1. It's where Mediterranean meets California Avenue. Bungalow Lounge and Restaurant is now in its second summer of transporting people to the islands of Mykonos, Greece and Ibiza, Spain, or at least Miami, Fla., with white couches, palm trees, exotic mixed drinks, flavorful hookahs and service on the sand. It is definitely European in style, but unmistakably cool no matter where you're from. "When people tell you that it feels like you're not in Atlantic City, that tells you that you did something special," General Manager Dino Dounoulis says.
2. You'll rest your sangria in the sand. Atlantic City already has a number of beach bars, but Bungalow brings a new concept, with plans to add drink service at cabanas, beds and beach chairs just over the dunes. The last place to try such South Beach style in the city, Nikki Beach Club, was short-lived due to a snafu with state environmental regulations. They are currently just serving lunch there, but they expect permits to provide alcohol on the beach later this summer.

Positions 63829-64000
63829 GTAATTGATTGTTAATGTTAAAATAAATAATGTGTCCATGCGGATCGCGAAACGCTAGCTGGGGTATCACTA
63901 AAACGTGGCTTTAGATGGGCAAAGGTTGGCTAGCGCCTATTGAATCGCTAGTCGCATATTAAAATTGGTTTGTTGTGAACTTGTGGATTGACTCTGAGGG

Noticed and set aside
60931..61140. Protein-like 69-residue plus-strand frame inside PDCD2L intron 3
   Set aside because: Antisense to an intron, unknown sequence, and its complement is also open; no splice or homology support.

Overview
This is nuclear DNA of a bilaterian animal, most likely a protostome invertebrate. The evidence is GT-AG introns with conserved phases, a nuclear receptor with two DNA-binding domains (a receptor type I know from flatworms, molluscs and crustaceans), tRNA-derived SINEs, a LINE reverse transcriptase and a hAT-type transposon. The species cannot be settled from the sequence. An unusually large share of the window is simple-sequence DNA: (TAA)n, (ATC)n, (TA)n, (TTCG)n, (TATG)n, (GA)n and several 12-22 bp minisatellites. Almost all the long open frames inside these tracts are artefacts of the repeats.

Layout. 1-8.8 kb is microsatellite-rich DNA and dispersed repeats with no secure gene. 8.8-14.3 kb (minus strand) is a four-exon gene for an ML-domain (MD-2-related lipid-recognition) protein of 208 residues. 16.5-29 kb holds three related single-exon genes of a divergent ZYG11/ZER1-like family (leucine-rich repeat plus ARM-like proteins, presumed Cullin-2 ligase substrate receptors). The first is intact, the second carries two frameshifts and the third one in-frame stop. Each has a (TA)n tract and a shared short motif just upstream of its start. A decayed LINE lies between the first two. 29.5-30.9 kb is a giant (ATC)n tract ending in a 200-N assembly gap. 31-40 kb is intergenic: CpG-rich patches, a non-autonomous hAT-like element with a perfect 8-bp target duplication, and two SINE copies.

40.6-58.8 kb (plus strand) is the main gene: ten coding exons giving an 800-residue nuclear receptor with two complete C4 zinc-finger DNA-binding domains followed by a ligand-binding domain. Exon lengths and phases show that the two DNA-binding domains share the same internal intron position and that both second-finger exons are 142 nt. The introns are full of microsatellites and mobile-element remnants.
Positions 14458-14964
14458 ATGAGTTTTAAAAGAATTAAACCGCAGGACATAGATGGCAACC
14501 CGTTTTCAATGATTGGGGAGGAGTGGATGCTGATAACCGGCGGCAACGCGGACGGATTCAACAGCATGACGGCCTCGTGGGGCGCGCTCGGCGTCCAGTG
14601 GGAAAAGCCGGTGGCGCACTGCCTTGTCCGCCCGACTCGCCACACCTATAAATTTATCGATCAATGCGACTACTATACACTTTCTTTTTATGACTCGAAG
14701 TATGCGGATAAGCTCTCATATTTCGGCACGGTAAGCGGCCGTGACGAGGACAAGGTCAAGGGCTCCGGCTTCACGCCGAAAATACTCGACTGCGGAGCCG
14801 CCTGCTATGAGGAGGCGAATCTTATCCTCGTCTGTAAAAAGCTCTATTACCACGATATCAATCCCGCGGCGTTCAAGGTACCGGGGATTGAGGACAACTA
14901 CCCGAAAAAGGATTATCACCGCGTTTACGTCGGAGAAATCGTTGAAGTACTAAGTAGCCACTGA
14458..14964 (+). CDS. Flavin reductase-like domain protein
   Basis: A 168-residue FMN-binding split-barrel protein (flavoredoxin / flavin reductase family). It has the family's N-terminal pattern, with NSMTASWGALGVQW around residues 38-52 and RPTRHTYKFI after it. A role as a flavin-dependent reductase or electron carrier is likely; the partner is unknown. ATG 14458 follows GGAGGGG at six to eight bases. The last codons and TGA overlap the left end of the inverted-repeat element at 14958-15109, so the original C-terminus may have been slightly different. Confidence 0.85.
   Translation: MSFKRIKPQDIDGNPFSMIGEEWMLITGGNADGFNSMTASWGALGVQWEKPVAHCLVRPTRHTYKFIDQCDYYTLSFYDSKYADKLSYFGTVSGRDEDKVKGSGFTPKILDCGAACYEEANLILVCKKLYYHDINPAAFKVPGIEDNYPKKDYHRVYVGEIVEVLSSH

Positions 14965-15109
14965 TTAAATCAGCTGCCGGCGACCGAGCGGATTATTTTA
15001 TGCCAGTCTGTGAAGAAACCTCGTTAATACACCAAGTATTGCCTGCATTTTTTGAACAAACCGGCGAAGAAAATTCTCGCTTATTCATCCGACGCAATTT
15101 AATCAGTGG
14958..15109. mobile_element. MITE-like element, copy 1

3. Enjoy smoking on the water. Bungalow is one of the only places in Atlantic City where you can smoke hookah, an ancient but once foreign smoking device that has become increasingly popular in the United States over the last several years. With a menu featuring 14 varieties of flavored tobacco to try, they're both delicious and relaxing, especially if you're lounging on one of the couches or looking out at the ocean from a beach chair.
4. When the clouds are away, the music plays. There is a regular lineup of DJs playing so-called "hammock house" music outside, whenever the weather permits, usually on weekday nights and all day Friday and Saturday. It isn't like club music is blaring in your ears when you're trying to chill, but instead it adds to the glamorous, alluring atmosphere.
5. It's open long after the beaches close. Dounoulis says they plan to keep Bungalow open throughout the year from now on, which is possible given the interior area with a bar and barstools. Having that also means that even when it rains, they're still pouring drinks. In fact, when it's especially inclimate, they'll brighten things up by deducting a few dollars off the drink prices.